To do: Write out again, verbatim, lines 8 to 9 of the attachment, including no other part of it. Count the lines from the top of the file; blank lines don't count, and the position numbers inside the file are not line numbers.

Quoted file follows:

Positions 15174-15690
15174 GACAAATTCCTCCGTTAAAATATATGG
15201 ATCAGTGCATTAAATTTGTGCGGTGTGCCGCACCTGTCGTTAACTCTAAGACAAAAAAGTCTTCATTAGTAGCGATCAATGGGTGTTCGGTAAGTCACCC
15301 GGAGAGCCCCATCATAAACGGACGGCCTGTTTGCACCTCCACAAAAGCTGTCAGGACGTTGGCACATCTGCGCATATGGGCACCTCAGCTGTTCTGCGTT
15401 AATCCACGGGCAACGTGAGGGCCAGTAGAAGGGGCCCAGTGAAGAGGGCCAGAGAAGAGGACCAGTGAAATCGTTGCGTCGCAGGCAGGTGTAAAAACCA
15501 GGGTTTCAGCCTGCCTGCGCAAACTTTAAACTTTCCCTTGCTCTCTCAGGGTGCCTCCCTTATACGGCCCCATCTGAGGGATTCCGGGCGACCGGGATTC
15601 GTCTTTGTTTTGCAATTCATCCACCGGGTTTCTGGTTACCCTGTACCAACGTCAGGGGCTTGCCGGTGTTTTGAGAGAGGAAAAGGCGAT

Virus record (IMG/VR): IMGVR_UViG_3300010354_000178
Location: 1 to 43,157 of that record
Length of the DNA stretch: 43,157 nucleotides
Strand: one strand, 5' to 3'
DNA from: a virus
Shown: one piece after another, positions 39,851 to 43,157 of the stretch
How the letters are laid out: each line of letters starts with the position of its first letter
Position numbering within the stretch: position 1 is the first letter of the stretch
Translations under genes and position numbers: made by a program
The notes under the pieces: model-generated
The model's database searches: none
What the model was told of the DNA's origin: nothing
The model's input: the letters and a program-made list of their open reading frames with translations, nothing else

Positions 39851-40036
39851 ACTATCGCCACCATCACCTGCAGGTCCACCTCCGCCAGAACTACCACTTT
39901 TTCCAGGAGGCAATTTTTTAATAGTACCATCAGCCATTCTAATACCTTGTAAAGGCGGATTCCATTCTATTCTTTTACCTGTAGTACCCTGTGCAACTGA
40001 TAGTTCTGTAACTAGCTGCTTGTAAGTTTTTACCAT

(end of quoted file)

Virus record (IMG/VR): IMGVR_UViG_3300010354_000178
Location: 1 to 43,157 of that record